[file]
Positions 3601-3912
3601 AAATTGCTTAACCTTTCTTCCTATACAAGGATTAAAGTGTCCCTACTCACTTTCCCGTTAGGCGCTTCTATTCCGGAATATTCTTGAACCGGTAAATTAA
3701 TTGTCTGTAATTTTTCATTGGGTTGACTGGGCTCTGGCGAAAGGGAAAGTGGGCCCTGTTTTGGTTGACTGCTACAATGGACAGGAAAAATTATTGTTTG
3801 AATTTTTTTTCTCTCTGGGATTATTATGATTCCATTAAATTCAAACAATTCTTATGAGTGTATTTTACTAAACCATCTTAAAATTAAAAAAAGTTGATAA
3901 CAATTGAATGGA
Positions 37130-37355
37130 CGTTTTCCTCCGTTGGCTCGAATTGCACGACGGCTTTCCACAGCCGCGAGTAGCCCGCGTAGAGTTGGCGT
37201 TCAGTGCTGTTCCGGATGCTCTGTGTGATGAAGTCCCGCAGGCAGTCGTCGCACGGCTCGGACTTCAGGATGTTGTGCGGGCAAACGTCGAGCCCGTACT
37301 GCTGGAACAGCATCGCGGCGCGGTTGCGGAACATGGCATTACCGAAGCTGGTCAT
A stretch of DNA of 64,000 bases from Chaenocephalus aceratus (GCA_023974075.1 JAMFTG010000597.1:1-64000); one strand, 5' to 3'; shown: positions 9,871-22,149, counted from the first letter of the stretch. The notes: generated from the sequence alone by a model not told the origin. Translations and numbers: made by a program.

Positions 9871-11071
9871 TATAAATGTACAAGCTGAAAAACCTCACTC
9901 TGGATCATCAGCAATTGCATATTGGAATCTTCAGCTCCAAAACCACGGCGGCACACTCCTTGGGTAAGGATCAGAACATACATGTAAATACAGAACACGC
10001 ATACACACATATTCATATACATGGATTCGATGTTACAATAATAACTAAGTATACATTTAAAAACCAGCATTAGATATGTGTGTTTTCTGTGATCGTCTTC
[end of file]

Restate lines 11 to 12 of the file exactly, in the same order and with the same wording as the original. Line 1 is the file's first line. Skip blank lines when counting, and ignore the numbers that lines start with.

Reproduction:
Positions 9871-11071
9871 TATAAATGTACAAGCTGAAAAACCTCACTC